Sports psychologist Joe Carr sits down with UMass men’s basketball team
Ahead by 15 points with one minute left to play in their win against Eastern Michigan, University of Massachusetts players Terrell Vinson, from left, Cady Lalanne, Freddie Riley, Maxie Esho, Sampson Carter and Chaz Williams react on the bench Saturday at the Mullins Center. Purchase photo reprints »
University of Massachusetts Head Coach Derek Kellogg shouts instructions during his team's win against Eastern Michigan Saturday at the Mullins Center. Purchase photo reprints »
AMHERST — With the University of Massachusetts men’s basketball team still smarting from its loss to George Washington Saturday and still coping with the loss of injured junior guard Jesse Morgan, a visit from Dr. Joe Carr couldn’t have come at a more opportune time.
Carr is a sports psychologist who has worked with the Minutemen during the past two seasons, as well as several other college and professional teams. He met with UMass in the preseason and makes periodic visits during the season, including one on Sunday and Monday.
“Doc Carr was in for a couple of days. It worked out somewhat nicely to have him here coming off a tough loss at home and Jesse getting hurt,” UMass coach Derek Kellogg said. “Whether we had won or lost the game on Saturday, it was a needed boost.”
Carr has focused on building team chemistry with the Minutemen, who have embraced his presence.
“It was a perfect time since we lost a close game against G-Dub,” said junior forward Sampson Carter. “It was a perfect time for him to help us come piece things back together and see what we need to do, what we need to work on. He has helped tremendously on and off the court.”
Freshman guard Trey Davis agreed.
“After that meeting, we got closer as a team and realized and visualized things we didn’t see. I’m glad he came. Everybody got a better understanding of each other. We’re all for one right now,” said Davis, who was originally skeptical of working with a sports psychologist.
“When I had the first meeting with Dr. Carr, I got in trouble because I wasn’t taking it seriously. But after I got used to it, I liked it and enjoyed it. It helped me a lot,” Davis said. “We’re in a circle talking about each other’s lives and how basketball can help us in our lives. It’s very important. Once you know somebody’s background, it’s like they’re letting you into their life. Once they do that, they become your bother and when somebody’s your brother, they’re going to have your back no matter what, on or off the court.”
GOOD DAYS TO WORK HARD — From the moment Morgan went down with a season-ending knee injury against Saint Louis on Jan. 10, Kellogg looked at this week as a valuable one for his team. With no midweek game it could use the time to improve and adapt to playing without Morgan.
“It’s always a good opportunity in the middle of the season to have a week off to get refreshed,” Kellogg said. “We start classes this week so it will be good for them to have a few days where they can get acclimated back to class and there’s some things we’ve got to work on.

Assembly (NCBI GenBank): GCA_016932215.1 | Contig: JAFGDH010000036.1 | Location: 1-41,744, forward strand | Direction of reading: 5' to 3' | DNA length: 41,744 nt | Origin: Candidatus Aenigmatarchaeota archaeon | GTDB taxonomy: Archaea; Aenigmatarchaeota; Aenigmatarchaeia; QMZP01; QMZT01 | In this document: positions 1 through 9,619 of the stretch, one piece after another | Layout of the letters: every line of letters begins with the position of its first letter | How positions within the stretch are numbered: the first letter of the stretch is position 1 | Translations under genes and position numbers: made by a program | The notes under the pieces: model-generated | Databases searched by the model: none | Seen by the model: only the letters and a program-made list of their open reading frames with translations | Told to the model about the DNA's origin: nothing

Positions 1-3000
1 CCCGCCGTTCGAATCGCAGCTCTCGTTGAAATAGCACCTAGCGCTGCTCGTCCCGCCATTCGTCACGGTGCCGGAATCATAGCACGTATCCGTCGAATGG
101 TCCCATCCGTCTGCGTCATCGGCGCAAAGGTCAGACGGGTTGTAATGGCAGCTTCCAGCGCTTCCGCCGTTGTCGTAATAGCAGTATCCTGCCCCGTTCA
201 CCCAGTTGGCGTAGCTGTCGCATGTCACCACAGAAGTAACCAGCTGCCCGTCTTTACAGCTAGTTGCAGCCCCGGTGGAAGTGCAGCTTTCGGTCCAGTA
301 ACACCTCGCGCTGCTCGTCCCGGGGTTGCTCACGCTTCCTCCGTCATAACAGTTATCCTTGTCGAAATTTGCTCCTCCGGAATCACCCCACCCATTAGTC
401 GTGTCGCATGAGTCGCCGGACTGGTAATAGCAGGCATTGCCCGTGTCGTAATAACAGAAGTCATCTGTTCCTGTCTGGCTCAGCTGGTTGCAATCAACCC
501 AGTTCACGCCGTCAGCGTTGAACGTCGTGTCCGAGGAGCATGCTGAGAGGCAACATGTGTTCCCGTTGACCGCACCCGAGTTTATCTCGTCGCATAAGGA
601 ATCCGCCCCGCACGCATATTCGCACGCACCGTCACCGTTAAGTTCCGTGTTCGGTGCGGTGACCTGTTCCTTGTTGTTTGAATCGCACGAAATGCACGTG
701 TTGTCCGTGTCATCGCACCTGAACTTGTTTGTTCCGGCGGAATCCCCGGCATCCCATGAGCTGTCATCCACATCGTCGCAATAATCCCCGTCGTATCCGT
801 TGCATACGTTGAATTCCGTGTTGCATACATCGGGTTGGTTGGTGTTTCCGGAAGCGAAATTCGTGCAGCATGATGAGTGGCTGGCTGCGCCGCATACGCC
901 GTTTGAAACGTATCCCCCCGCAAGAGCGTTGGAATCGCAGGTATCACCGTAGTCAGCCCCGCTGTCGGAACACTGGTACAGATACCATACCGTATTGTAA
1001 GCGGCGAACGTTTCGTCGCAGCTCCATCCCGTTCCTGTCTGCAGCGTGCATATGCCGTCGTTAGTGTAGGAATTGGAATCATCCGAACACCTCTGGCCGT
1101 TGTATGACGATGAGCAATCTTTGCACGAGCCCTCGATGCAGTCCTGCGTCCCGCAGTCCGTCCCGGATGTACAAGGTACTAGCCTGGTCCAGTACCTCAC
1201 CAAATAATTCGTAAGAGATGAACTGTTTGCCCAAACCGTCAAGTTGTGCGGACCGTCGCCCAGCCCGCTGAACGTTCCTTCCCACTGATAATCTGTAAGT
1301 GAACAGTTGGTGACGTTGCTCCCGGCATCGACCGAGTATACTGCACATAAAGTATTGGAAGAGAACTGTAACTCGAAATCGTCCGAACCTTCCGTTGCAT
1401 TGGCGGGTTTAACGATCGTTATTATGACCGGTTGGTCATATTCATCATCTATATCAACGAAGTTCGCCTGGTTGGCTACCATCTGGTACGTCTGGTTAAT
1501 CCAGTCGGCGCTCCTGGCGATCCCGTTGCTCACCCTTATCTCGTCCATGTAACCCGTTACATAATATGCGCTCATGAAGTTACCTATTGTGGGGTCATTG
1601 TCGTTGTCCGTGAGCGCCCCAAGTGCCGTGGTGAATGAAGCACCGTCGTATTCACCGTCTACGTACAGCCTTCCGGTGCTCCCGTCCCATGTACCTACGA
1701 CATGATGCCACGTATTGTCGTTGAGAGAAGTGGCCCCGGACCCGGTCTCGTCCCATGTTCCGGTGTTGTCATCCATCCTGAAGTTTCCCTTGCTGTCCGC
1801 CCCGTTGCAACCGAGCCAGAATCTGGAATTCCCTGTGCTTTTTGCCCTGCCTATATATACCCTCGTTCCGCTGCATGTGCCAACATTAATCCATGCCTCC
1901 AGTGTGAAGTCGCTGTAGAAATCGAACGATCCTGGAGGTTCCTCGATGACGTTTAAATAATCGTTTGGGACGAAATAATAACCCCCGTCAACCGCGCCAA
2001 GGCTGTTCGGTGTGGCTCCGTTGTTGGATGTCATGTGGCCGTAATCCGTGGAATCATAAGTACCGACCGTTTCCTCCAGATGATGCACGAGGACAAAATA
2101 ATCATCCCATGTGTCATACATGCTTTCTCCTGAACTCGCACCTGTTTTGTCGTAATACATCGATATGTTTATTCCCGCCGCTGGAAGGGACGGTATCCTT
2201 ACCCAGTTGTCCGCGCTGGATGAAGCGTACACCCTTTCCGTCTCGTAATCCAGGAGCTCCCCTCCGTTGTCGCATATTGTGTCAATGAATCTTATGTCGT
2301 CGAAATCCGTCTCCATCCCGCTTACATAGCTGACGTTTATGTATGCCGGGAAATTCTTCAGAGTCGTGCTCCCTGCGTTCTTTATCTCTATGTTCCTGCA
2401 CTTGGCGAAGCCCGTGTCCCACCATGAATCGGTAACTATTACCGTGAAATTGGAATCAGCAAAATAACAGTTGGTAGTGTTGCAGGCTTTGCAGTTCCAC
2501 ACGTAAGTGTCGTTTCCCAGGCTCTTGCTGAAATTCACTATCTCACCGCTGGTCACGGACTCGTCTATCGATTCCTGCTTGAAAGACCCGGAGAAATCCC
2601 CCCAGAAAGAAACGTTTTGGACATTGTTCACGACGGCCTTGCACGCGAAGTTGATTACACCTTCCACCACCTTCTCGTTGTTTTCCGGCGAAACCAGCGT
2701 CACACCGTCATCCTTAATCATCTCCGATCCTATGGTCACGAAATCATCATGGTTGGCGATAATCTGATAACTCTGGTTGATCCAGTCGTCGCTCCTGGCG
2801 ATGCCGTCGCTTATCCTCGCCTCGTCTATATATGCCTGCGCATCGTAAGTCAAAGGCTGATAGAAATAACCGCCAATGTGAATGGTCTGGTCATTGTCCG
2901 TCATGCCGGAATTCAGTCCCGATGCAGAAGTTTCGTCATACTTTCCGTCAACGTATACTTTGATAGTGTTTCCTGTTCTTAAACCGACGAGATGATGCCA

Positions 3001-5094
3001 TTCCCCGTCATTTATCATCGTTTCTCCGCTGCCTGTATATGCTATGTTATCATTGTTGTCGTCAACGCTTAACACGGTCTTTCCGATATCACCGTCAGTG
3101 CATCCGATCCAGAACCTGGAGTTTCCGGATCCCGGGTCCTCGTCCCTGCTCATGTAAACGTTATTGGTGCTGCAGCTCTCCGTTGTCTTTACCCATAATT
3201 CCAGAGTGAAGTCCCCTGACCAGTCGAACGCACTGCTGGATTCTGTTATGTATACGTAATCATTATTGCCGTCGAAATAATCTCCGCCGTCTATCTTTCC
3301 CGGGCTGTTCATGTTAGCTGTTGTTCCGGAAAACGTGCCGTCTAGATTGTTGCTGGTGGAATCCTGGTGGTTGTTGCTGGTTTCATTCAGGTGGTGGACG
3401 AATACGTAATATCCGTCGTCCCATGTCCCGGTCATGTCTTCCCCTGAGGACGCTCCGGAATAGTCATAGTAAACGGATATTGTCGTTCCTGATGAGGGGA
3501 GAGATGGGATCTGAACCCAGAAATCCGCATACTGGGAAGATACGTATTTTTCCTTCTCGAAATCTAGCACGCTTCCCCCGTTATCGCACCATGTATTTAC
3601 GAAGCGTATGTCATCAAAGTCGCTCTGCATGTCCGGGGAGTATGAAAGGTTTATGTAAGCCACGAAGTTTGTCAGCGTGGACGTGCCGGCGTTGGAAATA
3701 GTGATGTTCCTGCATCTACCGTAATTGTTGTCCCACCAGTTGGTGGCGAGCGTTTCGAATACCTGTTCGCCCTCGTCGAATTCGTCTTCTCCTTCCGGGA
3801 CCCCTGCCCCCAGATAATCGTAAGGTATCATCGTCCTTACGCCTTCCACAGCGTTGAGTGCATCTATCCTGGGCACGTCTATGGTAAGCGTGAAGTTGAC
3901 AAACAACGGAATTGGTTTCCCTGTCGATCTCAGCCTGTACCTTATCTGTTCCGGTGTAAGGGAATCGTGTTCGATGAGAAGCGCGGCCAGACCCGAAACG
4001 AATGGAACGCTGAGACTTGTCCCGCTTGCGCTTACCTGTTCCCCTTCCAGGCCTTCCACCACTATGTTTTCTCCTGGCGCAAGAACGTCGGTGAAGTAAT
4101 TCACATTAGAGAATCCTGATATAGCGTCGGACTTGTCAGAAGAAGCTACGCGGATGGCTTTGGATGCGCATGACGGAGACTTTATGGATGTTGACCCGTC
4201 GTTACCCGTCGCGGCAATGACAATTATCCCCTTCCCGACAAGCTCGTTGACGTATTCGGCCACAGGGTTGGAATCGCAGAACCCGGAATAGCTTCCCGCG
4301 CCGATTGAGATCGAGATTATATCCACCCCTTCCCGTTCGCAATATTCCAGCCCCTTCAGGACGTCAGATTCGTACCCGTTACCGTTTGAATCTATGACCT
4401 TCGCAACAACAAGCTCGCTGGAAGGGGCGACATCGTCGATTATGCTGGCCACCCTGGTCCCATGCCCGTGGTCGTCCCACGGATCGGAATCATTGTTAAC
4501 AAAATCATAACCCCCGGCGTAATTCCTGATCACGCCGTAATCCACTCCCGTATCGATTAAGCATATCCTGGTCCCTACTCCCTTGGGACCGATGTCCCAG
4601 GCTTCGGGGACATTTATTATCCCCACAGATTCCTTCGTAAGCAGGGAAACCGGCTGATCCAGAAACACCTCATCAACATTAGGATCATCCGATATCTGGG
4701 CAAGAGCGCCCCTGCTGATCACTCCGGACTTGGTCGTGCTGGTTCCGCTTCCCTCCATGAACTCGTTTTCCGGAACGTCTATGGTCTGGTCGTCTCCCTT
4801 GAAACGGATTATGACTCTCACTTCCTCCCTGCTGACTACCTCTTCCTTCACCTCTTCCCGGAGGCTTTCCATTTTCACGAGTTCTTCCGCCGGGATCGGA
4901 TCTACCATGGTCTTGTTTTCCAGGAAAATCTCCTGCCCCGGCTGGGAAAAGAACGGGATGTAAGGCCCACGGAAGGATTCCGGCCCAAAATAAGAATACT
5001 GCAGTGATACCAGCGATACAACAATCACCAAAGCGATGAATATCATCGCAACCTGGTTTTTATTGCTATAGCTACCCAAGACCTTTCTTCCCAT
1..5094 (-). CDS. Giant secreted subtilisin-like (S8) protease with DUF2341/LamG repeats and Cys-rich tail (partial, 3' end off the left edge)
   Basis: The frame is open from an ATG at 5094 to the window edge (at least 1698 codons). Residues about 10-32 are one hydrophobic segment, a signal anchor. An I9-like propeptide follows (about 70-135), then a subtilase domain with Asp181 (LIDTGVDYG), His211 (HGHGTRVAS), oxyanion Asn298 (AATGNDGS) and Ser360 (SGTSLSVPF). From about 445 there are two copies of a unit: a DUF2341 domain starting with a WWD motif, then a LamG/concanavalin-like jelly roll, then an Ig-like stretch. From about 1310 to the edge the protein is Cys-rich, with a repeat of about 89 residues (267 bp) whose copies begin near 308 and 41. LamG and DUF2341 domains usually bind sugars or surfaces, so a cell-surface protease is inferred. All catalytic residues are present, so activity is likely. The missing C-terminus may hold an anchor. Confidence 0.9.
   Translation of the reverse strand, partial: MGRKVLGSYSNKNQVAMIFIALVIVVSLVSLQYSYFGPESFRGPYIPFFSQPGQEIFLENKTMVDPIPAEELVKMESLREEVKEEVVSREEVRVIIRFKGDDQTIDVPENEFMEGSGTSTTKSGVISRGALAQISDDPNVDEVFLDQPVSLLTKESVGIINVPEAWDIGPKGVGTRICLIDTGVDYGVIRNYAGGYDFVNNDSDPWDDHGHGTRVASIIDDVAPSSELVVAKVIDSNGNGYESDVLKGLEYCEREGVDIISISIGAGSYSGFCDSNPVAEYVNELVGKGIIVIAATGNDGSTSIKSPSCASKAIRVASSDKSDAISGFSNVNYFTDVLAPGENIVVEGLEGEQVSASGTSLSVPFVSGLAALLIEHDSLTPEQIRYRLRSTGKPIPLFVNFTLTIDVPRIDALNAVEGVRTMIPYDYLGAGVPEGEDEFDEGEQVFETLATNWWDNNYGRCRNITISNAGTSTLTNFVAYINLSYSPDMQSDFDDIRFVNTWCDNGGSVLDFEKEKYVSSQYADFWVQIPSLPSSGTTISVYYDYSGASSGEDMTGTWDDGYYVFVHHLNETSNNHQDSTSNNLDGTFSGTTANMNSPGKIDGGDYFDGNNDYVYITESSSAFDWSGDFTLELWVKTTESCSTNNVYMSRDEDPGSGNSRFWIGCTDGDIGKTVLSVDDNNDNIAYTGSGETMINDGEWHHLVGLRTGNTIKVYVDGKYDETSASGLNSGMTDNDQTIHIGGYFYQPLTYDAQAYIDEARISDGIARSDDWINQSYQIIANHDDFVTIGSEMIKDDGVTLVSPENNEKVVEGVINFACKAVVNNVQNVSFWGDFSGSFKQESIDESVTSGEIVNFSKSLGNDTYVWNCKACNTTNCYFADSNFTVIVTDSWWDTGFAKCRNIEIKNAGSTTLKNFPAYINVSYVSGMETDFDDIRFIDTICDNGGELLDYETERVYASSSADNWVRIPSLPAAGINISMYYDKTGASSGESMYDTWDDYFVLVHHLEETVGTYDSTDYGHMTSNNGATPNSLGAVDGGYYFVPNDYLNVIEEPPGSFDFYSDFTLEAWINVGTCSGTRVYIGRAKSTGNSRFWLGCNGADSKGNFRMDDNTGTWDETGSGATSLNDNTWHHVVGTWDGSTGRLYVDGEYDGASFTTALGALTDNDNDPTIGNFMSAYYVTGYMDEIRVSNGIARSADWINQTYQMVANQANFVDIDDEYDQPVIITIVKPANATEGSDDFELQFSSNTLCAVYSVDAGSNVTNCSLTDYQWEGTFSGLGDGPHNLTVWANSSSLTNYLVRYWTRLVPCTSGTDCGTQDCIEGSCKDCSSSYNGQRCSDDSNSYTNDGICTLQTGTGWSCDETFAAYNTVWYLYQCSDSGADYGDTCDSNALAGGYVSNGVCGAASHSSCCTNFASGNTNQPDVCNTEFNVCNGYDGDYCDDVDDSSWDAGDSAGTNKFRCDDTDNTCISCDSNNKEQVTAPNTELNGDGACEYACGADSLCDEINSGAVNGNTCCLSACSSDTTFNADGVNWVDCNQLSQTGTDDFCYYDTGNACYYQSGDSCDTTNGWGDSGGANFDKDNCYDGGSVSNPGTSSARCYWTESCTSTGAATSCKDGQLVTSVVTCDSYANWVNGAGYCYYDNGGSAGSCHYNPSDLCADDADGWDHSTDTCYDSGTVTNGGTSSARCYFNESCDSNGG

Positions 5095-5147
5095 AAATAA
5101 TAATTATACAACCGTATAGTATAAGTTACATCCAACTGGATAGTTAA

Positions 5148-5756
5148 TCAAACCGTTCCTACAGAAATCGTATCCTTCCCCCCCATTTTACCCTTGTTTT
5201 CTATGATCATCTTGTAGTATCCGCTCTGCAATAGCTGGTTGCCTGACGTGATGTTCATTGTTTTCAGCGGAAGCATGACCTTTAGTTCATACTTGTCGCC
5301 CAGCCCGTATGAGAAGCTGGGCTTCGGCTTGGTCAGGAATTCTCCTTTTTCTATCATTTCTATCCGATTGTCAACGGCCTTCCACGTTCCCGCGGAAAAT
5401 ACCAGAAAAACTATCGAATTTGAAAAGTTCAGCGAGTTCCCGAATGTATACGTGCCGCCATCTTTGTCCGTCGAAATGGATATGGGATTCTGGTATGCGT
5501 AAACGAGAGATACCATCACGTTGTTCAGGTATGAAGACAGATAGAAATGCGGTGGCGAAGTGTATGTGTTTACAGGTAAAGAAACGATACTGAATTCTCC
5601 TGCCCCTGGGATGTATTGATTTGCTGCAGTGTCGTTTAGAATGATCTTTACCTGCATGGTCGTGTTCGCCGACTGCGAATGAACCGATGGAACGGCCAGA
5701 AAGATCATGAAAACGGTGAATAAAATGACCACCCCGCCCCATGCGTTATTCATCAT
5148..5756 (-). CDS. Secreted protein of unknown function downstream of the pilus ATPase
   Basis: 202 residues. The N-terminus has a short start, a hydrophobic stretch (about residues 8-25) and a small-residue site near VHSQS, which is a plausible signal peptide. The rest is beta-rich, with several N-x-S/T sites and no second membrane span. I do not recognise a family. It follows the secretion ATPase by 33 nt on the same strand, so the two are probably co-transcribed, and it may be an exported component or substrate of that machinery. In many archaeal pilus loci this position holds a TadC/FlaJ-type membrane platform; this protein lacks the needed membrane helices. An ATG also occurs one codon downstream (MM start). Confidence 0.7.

“Our half-court defense has to improve so we have to work on that. Our press has to get better as does our press recovery. When we press and we don’t get a steal we have to be able to recover and get into a half-court defense,” Kellogg continued. “We have to work on our transition offense. Those three things work hand in hand for UMass basketball. We’ve done those good in spurts but not for a full game yet. That’s what we’re working toward, being able to play 40 minutes of UMass basketball.”
The players welcomed the practice time.
“This is a perfect week to realign things,” Davis said. “We can get some good sets in and get a feel for our offense and defense. We’ve had to adapt on the fly a lot because we haven’t had much time to practice. Now coach can show us where we need to be without having to do it in a game. I think it’s a good opportunity.”
“Losing Jesse was a shock to everybody. We had to put it together and roll with the punches until this week came,” he said. “Now we can practice without him and get rhythm without him. It’s going to be a big week for us.”
MILLER TRYING OUT AT FENWAY — George Miller, who has been the Mullins Center public address voice for men’s basketball for the past seven seasons, has been invited to audition for that role at Fenway Park. After longtime Red Sox voice Carl Beane died of a heart attack in May, the Sox used guest announcers for the remainder of the season. The club is holding auditions at the park Wednesday and Saturday for a permanent replacement.
Matt Vautour can be reached at email@example.com. Follow UMass coverage on Twitter at twitter.com/GazetteUMass. Get UMass coverage delivered in your Facebook news feed at www.facebook.com/GazetteUMassCoverage.